Nature Diary: The urban foxes of Ireland
These wild animals are now a common sight at night when they come out in search of food
Like dogs, foxes have excellent hearing but their eye sight works best in low light. Photograph: Getty Images
Although foxes now live in urban areas and are sometimes found scrounging for food in dustbins, it’s still exciting to see these wild animals crossing through gardens or along road sides at night-time.
One of Ireland’s most common mammals, they spend most of the day in their dens – dug out earthen tunnels or nests under water drains, in rock crevices and even under buildings.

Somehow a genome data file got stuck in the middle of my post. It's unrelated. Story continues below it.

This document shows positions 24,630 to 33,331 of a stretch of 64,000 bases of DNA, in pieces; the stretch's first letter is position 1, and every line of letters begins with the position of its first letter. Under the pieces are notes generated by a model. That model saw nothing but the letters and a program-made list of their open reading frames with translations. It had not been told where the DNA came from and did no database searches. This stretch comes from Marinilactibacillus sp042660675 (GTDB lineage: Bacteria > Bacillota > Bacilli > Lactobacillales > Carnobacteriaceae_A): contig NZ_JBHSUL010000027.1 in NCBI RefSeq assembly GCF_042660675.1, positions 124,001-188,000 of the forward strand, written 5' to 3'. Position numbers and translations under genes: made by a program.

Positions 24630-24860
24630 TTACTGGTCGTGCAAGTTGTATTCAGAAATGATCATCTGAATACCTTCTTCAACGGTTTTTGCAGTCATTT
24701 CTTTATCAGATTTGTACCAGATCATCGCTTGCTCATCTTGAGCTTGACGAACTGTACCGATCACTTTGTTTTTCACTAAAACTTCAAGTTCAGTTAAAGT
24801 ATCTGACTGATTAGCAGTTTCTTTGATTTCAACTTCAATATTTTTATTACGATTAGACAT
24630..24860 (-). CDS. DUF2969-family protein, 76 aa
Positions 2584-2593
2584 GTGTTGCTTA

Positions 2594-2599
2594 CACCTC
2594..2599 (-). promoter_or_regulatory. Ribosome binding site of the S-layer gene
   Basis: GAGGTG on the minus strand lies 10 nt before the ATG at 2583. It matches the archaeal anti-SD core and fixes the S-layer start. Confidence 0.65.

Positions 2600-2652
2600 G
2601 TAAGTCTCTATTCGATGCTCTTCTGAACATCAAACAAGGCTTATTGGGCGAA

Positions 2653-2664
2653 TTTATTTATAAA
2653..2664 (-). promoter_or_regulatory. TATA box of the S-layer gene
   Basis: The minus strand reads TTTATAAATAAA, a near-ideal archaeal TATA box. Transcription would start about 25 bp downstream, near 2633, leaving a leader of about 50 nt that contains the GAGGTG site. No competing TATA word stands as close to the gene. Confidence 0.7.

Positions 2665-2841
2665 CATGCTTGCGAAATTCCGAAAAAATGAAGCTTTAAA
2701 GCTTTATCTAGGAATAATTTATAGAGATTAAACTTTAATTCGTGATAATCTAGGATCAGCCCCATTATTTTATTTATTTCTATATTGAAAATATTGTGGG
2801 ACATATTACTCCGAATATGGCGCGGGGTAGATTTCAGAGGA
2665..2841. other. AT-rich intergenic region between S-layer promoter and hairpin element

Like dogs, they have excellent hearing but their eye sight works best in low light. Usually solitary nocturnal hunters, they stride, canter or sprint over long distances in search of food using scent-marked pathways.
In Ireland, the red fox mating season runs from January to the middle of March. During the mating season, foxes become more vocal with courtship rituals ranging from body postures to scent spraying to fighting with other males. Female foxes (vixens) are only fertile for about three days each year – in the depths of winter.
To signal that she is in heat, a vixen will give out a shrill squeal which sounds unnervingly like a human scream. The litter, usually about six cubs, arrives about 50 days after conception.